Monday, 10 April 2017

STACK boot camp

It has been in the pipeline for quite a while, but Flying Fish finally subjected themselves to a STACK boot camp! These coaching weekends can be tailored to specific needs, with the coaches coming to you. When we met at Minchinhampton Kite Day with our coaches-to-be (Keith and Vee, of Airheads fame), we discussed what we would most like to get coaching in: landings, half-axels, and taking our figures 'to the next level'.

Vee and Keith arrived Friday night, ready to provide us with two full days of pair-flying coaching at our primary flying site: Stoney Cross Plain in the New Forest. Needless to say, we made sure our coaches were well taken care of outside the flying sessions. After all, you don't want to be subjected to a boot camp run by people who are cranky due to lack of sleep or food (or, worse, both), do you?

Weatherwise, we really hit the jackpot: bright sunshine with hardly a cloud in the sky all weekend. Light winds (1-6mph) on Saturday and a stronger, though variable, breeze (7-18mph) on Sunday. On day 1, we alternated between T5 Cubans and T5 Taipan ultralights, and on day 2, the T5 Taipan Standards and V1s came out to play.

As I said above, our boot camp would focus on landings, half-axels, and figures; plus anything Keith and Vee felt they could help us improve on, given they've seen us fly time and again at festivals. Starting with landings, we're not consistent with them, and that really is a weak aspect of our flying. Sometimes we hit them fine, sometimes we really fluff them, and it's all a bit too random. Not surprisingly, the stronger the wind, the more we struggle. So, first, Vee and Keith took us through the different possible landings, explained the crucial aspects of each and under which conditions which landing is most appropriate to use.

And then, of course, they got us to try things out. And as this is meant to be a boot camp, the call for so many push-ups was replaced by: "OK, both of you: five proper two-point landings each; loser makes the tea!"

Flying half-axels we've basically taught ourselves, but we're struggling more with these as the wind gets stronger. Keith and Vee got us to pay more attention to the set-up (especially when flying them synchronously), and to fly them from every direction: horizontal, diagonal, vertical (going both up and down). From vertical down is definitely the hardest, as there is this ground racing towards the kite!

And so on to figures: to get to that next level in scores, we need to start paying more attention to the spacing in the grid, in addition to flying the shape. And there are two figures which we don't particularly enjoy flying, and so they tend to get ignored .... Obviously, I'm not going to say which ones, as that might just influence STACK in creating this year's shortlist ... Anyway, we got to fly these figures again and again, with pointers as to how to make them easier to fly. Don't think they'll ever become our favourites, but we definitely feel we got a bit more of a grip on them.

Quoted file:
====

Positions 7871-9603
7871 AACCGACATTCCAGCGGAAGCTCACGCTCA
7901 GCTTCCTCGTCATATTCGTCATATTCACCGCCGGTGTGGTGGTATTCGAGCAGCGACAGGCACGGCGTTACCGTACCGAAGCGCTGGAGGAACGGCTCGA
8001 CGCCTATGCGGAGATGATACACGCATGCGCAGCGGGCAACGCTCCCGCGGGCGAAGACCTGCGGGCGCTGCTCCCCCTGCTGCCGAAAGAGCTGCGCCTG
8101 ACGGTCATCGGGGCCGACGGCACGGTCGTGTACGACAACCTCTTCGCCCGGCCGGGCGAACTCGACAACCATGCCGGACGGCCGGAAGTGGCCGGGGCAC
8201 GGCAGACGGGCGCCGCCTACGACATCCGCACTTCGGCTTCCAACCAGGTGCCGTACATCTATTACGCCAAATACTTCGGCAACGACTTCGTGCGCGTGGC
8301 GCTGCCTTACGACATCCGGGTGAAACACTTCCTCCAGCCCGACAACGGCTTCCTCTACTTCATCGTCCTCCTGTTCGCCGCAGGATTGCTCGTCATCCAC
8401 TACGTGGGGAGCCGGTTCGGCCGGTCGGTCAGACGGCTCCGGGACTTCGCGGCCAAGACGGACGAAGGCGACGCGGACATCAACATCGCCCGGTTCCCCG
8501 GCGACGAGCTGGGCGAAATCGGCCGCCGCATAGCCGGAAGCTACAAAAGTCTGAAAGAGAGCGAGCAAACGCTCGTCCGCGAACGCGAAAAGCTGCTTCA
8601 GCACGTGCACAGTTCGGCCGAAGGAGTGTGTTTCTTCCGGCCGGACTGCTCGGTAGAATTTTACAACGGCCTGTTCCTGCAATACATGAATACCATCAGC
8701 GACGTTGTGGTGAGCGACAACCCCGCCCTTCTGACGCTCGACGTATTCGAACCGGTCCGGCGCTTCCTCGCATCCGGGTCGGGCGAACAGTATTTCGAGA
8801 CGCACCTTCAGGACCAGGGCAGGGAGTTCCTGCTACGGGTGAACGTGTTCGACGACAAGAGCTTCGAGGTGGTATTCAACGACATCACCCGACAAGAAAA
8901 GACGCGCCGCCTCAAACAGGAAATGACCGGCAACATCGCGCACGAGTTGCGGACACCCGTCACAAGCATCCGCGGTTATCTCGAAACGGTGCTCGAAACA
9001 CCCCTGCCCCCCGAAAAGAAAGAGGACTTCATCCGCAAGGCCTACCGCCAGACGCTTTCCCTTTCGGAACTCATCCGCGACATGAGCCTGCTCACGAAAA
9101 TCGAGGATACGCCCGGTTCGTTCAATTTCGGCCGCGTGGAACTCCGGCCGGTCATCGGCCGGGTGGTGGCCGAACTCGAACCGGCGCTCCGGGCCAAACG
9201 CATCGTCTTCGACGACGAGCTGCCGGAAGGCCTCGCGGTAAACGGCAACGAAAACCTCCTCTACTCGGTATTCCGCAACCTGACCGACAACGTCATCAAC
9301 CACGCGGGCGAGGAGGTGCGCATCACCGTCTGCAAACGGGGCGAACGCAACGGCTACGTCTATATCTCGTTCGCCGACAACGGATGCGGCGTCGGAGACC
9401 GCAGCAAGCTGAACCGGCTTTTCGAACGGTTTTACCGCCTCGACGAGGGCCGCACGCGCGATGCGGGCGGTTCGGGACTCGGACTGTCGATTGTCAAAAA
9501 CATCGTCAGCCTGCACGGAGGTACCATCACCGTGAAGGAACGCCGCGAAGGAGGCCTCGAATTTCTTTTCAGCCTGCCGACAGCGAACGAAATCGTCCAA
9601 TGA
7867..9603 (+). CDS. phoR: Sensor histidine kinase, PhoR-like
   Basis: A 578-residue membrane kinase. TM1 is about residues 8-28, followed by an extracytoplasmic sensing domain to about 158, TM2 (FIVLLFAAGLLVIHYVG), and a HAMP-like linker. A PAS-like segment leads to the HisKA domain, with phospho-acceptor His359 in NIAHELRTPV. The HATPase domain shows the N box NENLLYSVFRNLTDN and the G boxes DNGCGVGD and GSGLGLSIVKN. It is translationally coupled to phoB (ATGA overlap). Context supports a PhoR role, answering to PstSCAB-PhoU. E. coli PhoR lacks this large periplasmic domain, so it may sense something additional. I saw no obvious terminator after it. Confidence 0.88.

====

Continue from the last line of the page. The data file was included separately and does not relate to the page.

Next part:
In addition to all of the above, we flew our technical routine and competition ballet, and got feedback on both of those. The changes we made to both technical routine and ballet in terms of technical difficulty, following feedback on our routines at last year's Nationals, were noticed and appreciated, so we were very happy with that. And then we got plenty of tips on a wide range of aspects, from creating a specific warm-up routine, to general arena craft, and to pointing out of a few bad habits, which will take some time to unlearn ...

Final session on Sunday was simply play-time: Flying Fish and Airheads joining for fun 4-(wo)man flying. We learned a few new 4-kite patterns ('Airrex minus centre', 'fly-through', 'jitterbug', and 'Airheads cross'), at least some of which we will no doubt try out with our own team, L-katz, in due course.

In conclusion, this boot camp was very very useful, and I would strongly recommend it to any dual-line pair or team in the UK, whether you're a new pair/team, or want to get 'to the next level'. Teaching yourself is possible of course, but getting specific pointers from experienced flyers works so much better. What worked especially well for us, lucky enough, was to have very light winds on the first day, and then the second day with stronger winds. This forced us to adapt what we learned the day before to the change in conditions. Of course, we didn't become expert landers in one weekend. Or fly all figures with consistent 90+ scores. We now need to work on everything we were taught and incorporate that into our flying over the coming weeks and months. The boot camp really gave us specific tips and tools to do just that, but our heads were spinning towards the end of the weekend with the effort to digest it all.

We got a lot out of it, and very likely more than we realise at the moment. Vee and Keith: massive public thank-you for the time and effort you put into this weekend!

Picture credit of the T5 Taipan in the air above Keith and Lex: Vee Griffiths. 


  1. Well done guys!
    There is obviously a lot to learn.
    Perfecting techniques takes time and experience. You cannot gain experience from a book! So the boot camp was a great idea.

    1. Absolutely!!! No WAY you can learn flying pair precision from a book. You need to do it, again and again and again, build up muscle memory.

  2. You are too kind. Of course, anyone wanting to have a bootcamp experience please contact STACK directly and we will try and put you in touch with an appropriate coach or two.